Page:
Depth of Field is a photography effect you’ve seen even if you didn’t know you were seeing it. It’s also known as “Background Blur.” It’s the effect that occurs when a camera focuses on objects at a certain distance and and blurs objects that are closer or farther away.
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We can create this powerful artistic effect in Blender using both Eevee and Cycles. It’s all done in the Blender camera settings. Here’s how.
Depth of Field: Camera Aperture Settings
To create Depth of Field (DOF) in Blender, we will need a camera. With the camera selected, we find the Depth of Field settings in the Camera Properties Panel. Below the Lens Settings is a check box to turn on Depth of Field. Expand the section to see more settings.
The settings are fairly simple and most of them we don’t need to worry about. The Focus Distance is a distance at which the camera will fully focus. Objects closer or farther away than this distance will be out of focus and blurred.
It can be difficult to know how far away we want the focus to be in distance. This makes the “Focus on Object” setting useful. With this, we select an object to focus on from the drop-down box.
Or we can use the eyedropper tool to select an object to focus on. Choosing the object will automatically align the Depth of Focus distance to the selected object.
F-Stop: Control Depth of Field Blur
By expanding the “Aperture” tab under Depth of Field, we find four settings. The first and most important setting is “F-Stop.” F-Stop is a measurement used in photography.
According to PhotographyLife.com, the F-Stop is “the ratio of the lens focal length to the diameter of the entrance pupil.” What’s important to know about this is what the F-Stop setting does to our image in Blender.
A smaller F-Stop setting will increase the blurry effect of the out-of-focus objects. A larger number will reduce the blurriness. We will only see the effect in Material Preview or Render Preview Modes (not in Solid View) by default. Below is an example of a low F-Stop vs a higher F-Stop.
Aperture Settings: Blades, Rotation and Ratio
Below the F-Stop controls, we see three more settings for “Blades,” “Rotation” and “Ratio.” These are very technical settings to further simulate a real-world camera. I generally haven’t had to use them, but I’ll try to explain them as best I can.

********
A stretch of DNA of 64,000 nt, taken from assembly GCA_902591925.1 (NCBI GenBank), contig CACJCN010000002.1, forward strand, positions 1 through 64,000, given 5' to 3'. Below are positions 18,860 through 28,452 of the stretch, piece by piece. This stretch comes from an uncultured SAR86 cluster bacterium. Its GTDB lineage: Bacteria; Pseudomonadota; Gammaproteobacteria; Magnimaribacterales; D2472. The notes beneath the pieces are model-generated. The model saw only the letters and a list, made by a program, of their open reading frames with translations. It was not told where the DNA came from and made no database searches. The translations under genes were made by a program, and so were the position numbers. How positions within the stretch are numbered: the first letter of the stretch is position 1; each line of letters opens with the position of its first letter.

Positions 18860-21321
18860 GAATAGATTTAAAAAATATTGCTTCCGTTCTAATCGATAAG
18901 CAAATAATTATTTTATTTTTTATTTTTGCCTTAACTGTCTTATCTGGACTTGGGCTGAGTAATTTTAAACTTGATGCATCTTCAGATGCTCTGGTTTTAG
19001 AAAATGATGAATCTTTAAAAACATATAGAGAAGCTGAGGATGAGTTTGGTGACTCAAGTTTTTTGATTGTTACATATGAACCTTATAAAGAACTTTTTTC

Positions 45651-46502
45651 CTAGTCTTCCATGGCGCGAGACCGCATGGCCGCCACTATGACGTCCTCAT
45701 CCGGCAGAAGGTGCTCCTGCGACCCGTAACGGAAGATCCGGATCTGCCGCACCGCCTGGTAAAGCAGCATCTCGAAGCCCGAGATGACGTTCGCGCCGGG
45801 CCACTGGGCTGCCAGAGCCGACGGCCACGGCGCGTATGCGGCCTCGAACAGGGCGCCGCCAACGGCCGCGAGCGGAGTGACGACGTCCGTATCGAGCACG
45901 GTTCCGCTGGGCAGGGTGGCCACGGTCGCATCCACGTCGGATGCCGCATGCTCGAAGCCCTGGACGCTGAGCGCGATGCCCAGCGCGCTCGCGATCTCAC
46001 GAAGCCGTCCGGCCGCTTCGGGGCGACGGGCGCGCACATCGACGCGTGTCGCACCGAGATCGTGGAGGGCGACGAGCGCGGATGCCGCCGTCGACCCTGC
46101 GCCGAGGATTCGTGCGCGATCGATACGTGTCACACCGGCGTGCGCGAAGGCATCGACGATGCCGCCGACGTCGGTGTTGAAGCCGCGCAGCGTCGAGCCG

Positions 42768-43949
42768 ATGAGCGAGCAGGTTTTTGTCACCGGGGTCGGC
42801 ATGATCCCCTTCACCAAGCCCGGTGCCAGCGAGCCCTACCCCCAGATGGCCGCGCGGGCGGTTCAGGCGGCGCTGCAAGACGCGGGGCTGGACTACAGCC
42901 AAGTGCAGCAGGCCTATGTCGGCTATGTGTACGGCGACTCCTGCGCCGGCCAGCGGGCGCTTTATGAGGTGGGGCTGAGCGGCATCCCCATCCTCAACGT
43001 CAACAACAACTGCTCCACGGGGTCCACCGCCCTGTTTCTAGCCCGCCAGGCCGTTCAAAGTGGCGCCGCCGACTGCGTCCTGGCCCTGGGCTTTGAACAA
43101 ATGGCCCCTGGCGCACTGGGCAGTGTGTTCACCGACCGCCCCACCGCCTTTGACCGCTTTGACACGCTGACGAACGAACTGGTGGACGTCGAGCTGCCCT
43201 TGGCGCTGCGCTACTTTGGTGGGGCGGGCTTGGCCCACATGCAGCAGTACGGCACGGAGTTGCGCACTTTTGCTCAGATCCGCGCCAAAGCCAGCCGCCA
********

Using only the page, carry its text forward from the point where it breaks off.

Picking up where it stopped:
A real-world camera’s aperture is a series of blades which overlap as they rotate to make a roughly circular aperture opening. Real cameras can have different numbers of blades. Blender’s cameras can too.
The term “Bokeh” refers to the quality of the blurry effect caused by a camera’s Depth of Field – especially with lights and reflections. More blades on a camera’s aperture creates a smoother Bokeh effect.
Adjusting only the blades probably won’t make a noticeable effect. Combining a “Blades” adjustment with the “Ratio” setting can more noticeably change the look of the blur.
The “Rotation” setting controls the rotation of the camera’s blades. I’ve played with this a lot and can’t seem to notice any difference when I adjust it. But I’m sure there are smarter people who understand its purpose and when it would be useful.
The “Ratio” changes the distortion effect of the “Bokeh.” It defaults to 1. Lowering the setting will cause a horizontal distortion of the blur. Increasing it above 1 will cause a vertical distortion of the blur.
To learn more about depth of field settings, visit the Blender Manual page on camera depth of field.
Animating Depth of Field
Transitioning the Depth of Field during an animation can create a great effect. DOF in Blender can be animated a few different ways. We can manipulate the Focus Distance by adding keyframes to the slider, but that’s the hard way.
The method which gives us the best control is to add an empty to our scene and place it where we want the focus to begin in the scene. Using the “Focus Object” setting and focus on the empty object.
Even though empty objects don’t appear in our rendered images, they can be used as a focal point for the camera.
Then as we want the Depth of Field to move, we simply animate the movement of the empty object. We can also animate the value of the F-Stop to have the effect fade in or out.
How to Animate the Empty Object
Here’s a full tutorial on animating with keyframes, but for now here’s what you need to know to animate the empty object’s movement.
Go to the frame in the animation timeline when we want the Depth of Field to begin its transition. Select the empty and use the shortcut “I” to add a keyframe. Then immediately press “L” to indicate we want to add the keyframe to the empty’s location.
Next, move to the frame where we want the focus to be fully transitioned. Move the empty to the new area where we want the camera to focus. With the empty object selected, again press “I” to add a keyframe and then “L” to indicate location.
Play the animation and the empty will move (along with the camera’s focus) to the new area where we want it.
I hope this helped explain how to use Depth of Field in Blender. Have a look around the site for more Blender content. I also have a YouTube channel with video tutorials and you can join my e-mail list below for content updates. Stay creative!
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